The U.S. Consumer Financial Protection Bureau said Citibank has agreed to pay about $700 million in refunds for practices that include unfairly billing consumers for credit card add-on products, deceptively marketing those products, and deceptive collection practices.
About 7 million consumer accounts were affected by Citibank’s “deceptive” marketing, billing, and administration of debt protection and credit monitoring add-on products, the Bureau said. A Citibank subsidiary also deceptively charged expedited payment fees to nearly 1.8 million consumer accounts during collection calls. Citibank and its subsidiaries will pay $35 million in civil money penalties to the CFPB, under the consent order.
The CFPB says that if you were among the millions of people affected, Citibank should have already notified you, or will notify you directly. You do not have to take any action. If you have questions about whether you are entitled to a refund, you can contact Citibank at the number on the back of your credit card.
“We continue to uncover illegal credit card add-on practices that are costing unknowing consumers millions of dollars,” said CFPB Director Richard Cordray. “In our four years, this is the tenth action we’ve taken against companies in this space for deceiving consumers. We will remain on the lookout for similar conduct and will address it as we find it.”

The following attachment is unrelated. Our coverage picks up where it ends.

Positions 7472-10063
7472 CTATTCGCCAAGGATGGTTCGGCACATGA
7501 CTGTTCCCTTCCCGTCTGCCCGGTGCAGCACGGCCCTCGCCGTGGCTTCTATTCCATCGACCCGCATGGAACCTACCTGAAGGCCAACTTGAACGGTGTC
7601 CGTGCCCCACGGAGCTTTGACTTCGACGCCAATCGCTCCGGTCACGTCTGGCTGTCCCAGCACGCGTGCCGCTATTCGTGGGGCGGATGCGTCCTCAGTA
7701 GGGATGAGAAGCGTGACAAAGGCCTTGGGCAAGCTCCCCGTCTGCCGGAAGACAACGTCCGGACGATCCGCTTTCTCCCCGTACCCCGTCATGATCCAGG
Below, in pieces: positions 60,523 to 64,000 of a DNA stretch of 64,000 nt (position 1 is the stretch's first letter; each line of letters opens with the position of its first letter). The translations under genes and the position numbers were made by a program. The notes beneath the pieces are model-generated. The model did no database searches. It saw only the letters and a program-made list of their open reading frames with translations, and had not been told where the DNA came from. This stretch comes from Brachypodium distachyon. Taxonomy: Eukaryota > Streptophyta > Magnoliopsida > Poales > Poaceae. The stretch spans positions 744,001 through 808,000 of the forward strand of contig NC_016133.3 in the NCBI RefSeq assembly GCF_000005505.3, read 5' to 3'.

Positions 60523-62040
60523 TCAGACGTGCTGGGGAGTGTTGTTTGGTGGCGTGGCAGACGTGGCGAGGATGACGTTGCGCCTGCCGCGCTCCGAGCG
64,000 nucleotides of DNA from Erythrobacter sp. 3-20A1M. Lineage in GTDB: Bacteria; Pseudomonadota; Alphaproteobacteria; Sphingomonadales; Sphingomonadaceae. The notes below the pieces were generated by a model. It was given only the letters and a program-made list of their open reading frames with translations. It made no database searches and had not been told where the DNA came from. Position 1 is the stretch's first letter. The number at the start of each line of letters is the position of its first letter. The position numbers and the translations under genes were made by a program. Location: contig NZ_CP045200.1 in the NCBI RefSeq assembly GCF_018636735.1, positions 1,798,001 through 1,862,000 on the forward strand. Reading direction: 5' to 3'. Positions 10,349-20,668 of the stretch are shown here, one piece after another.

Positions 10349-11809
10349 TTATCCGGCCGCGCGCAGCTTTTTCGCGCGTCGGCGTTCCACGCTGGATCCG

Generally, consumers who were signed up for these products on or after January 1, 2009, will receive full or partial refunds. If you are unsatisfied with Citibank’s response, you can submit a complaint online or by calling the CFPB at 855-411-2372.
Nearly 2.2 million consumers who enrolled between 2000 and 2013 have already received or will receive refunds of about $196 million in fees for credit monitoring products (Privacy Guard, DirectAlert, IdentityMonitor, Citi Credit Monitoring Service).
The CFPB: “If you enrolled in these products, but did not receive all of the services promised, you will receive full refunds for the time you did not receive full services. Most eligible consumers have already received refunds.”
Citibank violated the law when enrolling some IdentityMonitor consumers and when some IdentityMonitor consumers called to try to cancel that product. The amount of refund is determined by a few factors, including whether consumers tried to cancel (even if they were persuaded to keep it), and how long they stayed in the product.
The U.S. agency also said that Citibank violated the law when selling certain debt protection products (AccountCare, Balance Protector, Credit Protection, Credit Protector, and Payment Safeguard) to some consumers. Some of the deceptive practices happened during telemarketing sales calls, while others happened when consumers applied for credit cards at certain retail stores, using “point of sale” terminals or at specialty services desks.